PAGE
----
By Matt Keracher, Royal Society for Public Health
Obesity is the most pressing public health issue we face in the UK. Around two thirds of the adult population are now overweight or obese and this figure looks set to rise in the coming decades. It’s clear that current health information and interventions aren’t doing enough to help lower obesity levels that are costing the economy and NHS upwards of £15 billion per year. If bold and innovative initiatives are not implemented, obesity looks set to tip our already stretched National Health Service beyond breaking point.
At the Royal Society for Public Health (RSPH), we have just published a paper calling for one such initiative: the introduction of ‘activity equivalent’ calorie labelling on food and drink. This would entail packaging featuring small symbols showing the minutes of physical activity needed to burn off the calories contained within. Our research showed almost two thirds of the public (63%) were supportive of its introduction and over half (53%) said they would make healthy behaviour changes as a result, such as choosing a healthier product, eating a smaller portion or being more physically active.
Medical professionals and public health campaigners are not the only ones who can contribute to the battle against obesity. The food and restaurant industries have a major role to play in aiding people to make healthier choices and live an active, well-balanced lifestyle. Restaurant groups, chains and caterers who know the nutritional value of their food can easily provide ‘activity equivalent’ calorie information using an exercise calorie calculator, such as the one found on the British Heart Foundation’s website. Even small independent restaurants and cafes could use a calorie calculator to provide an estimated ‘activity equivalent’ calorie values on their menus, in order to promote the importance of physical activity and general good health and wellbeing among their customers. After all, active and healthy customers are returning customers.
Providing customers with clear and understandable information about what they are consuming is vital. Once people are given this information, they can make informed decisions about what they eat and drink. Independent restaurants and cafes can be clear and transparent about what is in their food and make sure to give this information to customers in a way which is simple to understand and can be processed quickly. This could also serve as a motivation for restaurants and cafes to make their food healthier. Reducing the amount of sugar and fat in meals can make a big difference to customers’ calorie intake and make an impact on our nation’s expanding waistlines.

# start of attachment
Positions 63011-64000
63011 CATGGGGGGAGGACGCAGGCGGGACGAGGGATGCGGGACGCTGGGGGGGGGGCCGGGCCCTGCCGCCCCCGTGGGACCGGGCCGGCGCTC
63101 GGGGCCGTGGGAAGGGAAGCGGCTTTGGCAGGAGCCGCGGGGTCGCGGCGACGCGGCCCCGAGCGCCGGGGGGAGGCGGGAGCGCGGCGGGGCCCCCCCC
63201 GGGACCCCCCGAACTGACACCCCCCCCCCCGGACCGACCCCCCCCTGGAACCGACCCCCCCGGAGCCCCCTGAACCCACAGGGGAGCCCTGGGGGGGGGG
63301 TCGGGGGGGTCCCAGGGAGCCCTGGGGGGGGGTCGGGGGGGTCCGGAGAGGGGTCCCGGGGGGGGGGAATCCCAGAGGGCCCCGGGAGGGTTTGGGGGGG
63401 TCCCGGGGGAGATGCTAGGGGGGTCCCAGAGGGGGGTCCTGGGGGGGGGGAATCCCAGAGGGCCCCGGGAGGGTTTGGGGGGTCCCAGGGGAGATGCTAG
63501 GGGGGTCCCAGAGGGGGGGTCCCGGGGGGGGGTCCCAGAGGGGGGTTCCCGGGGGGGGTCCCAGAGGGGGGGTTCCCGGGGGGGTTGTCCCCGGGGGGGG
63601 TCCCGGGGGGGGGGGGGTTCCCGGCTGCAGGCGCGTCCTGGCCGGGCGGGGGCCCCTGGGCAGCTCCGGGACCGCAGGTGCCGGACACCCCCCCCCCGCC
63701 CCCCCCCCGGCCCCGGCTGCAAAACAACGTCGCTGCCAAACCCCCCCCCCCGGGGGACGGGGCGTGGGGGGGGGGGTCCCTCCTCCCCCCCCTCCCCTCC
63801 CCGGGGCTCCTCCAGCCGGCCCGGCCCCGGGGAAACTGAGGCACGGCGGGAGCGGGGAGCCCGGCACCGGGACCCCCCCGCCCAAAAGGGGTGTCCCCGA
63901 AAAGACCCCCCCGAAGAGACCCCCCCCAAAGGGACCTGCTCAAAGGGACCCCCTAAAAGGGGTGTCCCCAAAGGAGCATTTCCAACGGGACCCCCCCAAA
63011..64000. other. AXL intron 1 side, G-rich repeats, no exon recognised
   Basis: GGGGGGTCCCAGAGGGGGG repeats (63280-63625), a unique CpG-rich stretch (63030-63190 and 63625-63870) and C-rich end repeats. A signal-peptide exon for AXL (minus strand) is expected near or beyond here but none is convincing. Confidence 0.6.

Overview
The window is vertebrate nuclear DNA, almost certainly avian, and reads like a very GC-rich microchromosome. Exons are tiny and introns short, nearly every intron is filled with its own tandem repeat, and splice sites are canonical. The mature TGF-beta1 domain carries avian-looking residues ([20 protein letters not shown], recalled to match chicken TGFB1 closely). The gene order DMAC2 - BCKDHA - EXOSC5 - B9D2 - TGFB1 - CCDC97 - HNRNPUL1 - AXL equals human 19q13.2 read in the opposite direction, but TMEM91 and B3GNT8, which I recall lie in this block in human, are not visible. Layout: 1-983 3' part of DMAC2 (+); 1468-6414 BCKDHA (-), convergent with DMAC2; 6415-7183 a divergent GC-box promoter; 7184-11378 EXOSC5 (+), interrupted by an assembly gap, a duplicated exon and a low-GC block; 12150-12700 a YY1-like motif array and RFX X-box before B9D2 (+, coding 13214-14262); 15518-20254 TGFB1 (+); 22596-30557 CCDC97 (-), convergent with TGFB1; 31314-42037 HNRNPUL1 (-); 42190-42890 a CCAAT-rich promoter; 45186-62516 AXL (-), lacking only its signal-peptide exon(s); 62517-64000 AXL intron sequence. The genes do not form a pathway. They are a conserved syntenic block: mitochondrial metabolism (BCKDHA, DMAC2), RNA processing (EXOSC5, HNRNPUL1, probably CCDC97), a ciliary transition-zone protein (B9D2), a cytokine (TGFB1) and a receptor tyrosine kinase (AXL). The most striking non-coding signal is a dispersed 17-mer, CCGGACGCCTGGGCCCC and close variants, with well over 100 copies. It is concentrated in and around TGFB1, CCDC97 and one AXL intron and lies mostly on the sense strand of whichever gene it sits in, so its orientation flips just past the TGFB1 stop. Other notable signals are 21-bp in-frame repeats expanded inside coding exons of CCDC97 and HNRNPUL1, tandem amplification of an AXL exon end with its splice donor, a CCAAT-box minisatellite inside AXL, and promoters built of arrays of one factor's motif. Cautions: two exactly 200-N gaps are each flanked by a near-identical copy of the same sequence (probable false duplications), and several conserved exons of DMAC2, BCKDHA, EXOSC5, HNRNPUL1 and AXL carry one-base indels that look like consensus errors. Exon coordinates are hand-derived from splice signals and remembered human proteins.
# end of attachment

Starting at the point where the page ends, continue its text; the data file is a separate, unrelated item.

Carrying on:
Creating an environment conducive to promoting physical activity is another way in which restaurants and cafes can play their part in helping to tackle obesity. Providing information about local walking clubs, discounted gym access or sporting opportunities is a relatively low-cost and easy way in which restaurants and cafes can show they’re conscious of their role in helping their patrons keep active and healthy.
The problem with obesity is it doesn’t have one solution. Action is needed from as many different parts of society as possible, including those selling food to the public, and restaurants and cafes are in prime position to provide the public with healthy messages. Keeping people healthy keeps them coming back, which is good for public health and good for business.
For more information about RSPH’s report on ‘activity equivalent’ calorie labelling please visit this link.